“Do you think you got it?”
He turned slightly towards her, the light falling only partially on his face, and he nodded gently, a motion that was barely perceptible in the dimness. Turning away from him, she raised her own camera to her face, framing the scene in the viewfinder, walking back and forth to get just the right composition.
She wasn’t quite sure when it happened, but somehow she had found herself falling, falling in love. At first she thought it was him, but then she decided that she wasn’t romantically interested in him at all. It was more like she was falling in love with their friendship, and the way it was so easy to be around each other. She didn’t need to be any single person when she was with him. She could truly be herself, the way she was meant to be, without having to figure out what he wanted from her, or how he might expect her to act. She felt free when she was with him.
They moved silently through the building, peeking through broken glass windows to the bright sun outside. Neither of them spoke much, and simply enjoyed each other’s company and the sound of broken glass crunching under their feet.
It was officially summer, complete with the burning heat and the bright summer sun glinting in her eyes. Standing in the hot wind, she could feel her skirt beating against her long brown legs, the dry breeze burning upon her face. The grass was soft under her feet and she strode quickly across the expanse of green, her soles easily crushing the blades beneath them.
She wasn’t sure that it was the right time to visit the garden, as the flowers seemed to be wilting already in the burning summer heat, but she was there nonetheless. Scratching at an itch on her long brown arms, she felt annoyed with herself that she hadn’t come a few weeks earlier when the flowers would have been at their best. Now they were slightly browned at the edges, slowly wilting in the drying ground. Summer was here, and there was little rain to wet the dry dirt under her feet.
Reaching out, she grasped one of the dying flowers, but she suddenly pulled back with a gasp when she felt a sudden pain. A glossy red drop appeared on her fingertip, slowly growing larger until gravity pulled it down and turned it into a messy streak. Sucking on her injured finger, the coppery taste filled her mouth, running over her tongue and down into her throat.
living in a plastic world.
That Radiohead song always made her cry. Fake Plastic Trees. The lyrics were simply beautiful, and she flipped through her mp3 player, searching for it. When she found it, she put it on repeat and turned up the volume.
The guitar intro filled her ears, Thom’s sweet voice softly crooning just to her. Did they know how good this song was? Did they truly understand how it made her feel, how it reverberated to the very bottom of her soul?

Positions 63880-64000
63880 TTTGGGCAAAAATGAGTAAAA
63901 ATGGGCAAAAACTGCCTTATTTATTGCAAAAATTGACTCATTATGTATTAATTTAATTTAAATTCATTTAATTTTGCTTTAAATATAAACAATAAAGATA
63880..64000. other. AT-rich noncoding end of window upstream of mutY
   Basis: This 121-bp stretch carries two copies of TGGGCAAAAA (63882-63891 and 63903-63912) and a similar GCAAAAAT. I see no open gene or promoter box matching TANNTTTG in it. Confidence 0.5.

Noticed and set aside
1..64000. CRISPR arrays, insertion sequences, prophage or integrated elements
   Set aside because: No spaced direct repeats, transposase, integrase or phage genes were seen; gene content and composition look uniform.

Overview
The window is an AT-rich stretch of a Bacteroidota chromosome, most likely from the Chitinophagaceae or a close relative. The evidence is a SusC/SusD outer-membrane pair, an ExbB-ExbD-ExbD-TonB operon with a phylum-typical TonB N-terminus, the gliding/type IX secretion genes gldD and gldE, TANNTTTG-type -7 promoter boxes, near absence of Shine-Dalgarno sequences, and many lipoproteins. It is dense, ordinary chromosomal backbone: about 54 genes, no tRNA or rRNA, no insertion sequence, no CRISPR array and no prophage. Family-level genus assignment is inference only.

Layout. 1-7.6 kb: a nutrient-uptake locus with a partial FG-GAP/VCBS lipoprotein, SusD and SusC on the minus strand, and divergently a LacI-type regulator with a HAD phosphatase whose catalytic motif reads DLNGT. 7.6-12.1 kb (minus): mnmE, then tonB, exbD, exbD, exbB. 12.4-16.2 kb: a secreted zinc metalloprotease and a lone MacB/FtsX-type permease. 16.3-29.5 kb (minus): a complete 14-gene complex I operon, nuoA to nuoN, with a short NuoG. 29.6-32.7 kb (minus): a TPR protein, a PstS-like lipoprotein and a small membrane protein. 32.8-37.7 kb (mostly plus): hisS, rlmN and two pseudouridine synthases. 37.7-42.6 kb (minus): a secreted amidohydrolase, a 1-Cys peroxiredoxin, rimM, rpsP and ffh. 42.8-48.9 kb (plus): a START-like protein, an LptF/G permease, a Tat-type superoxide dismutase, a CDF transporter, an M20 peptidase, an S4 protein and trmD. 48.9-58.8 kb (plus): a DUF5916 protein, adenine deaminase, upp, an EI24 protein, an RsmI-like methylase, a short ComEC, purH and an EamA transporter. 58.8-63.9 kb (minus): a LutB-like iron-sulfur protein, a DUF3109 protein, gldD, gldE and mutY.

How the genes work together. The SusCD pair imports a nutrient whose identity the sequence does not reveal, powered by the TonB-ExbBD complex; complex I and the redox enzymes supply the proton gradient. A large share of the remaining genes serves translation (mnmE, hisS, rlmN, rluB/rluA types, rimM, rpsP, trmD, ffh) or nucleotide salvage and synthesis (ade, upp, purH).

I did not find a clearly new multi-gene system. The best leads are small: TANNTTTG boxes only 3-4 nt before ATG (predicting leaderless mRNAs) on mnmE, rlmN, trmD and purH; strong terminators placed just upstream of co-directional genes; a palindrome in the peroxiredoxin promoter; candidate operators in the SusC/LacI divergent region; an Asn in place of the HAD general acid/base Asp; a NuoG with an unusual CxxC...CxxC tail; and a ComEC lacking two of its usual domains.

She feels like the real thing.
She tastes like the real thing.
My fake plastic love.
Was that what her life was? Was her love a fake plastic love? She knew that she hadn’t been the best girlfriend in the world, and that she tended to be quite superficial when it came to some aspects of her life, but she hoped to god that her life wasn’t that sad, dying thing that the song described. She wanted to be real, to really feel, to understand someone else, and to have them understand her.
Maybe that was the most important thing in life, to be understood. She didn’t feel that anyone did that right now, and she had surrounded herself with close friends that were the most distant strangers she could have found. When they looked at her, they didn’t really see her. When they listened to her and laughed with her, it wasn’t really her, it was just some ghost of her soul.
How could she find these true people, these true friends that she needed? She didn’t know that she even could be true to them when she found them. Until she found them, she would listen to the song on repeat, hoping to find some kind of magical truth in it all.
War. Hunh! Yeah! What is it good for? Absolutely nothing!
It was playing loud, almost too loud for her. His voice was scratchy and passionate, the brass obnoxiously blasting in her face. Raising her beer, she sang along with the chorus, spilling some of it on the floor as she shook her spindly arm.
She didn’t really get a lot of attention even though she was wearing loud colours, singing along brazenly, and had been drinking like a fish for the past 4 hours by herself at the bar. It probably had to do with her severe face and the cruel turn her mouth took at the edges. She had had a rough life, going from one lousy job to another, living hand to mouth, constantly having to move because she couldn’t always pick up enough to pay the rent.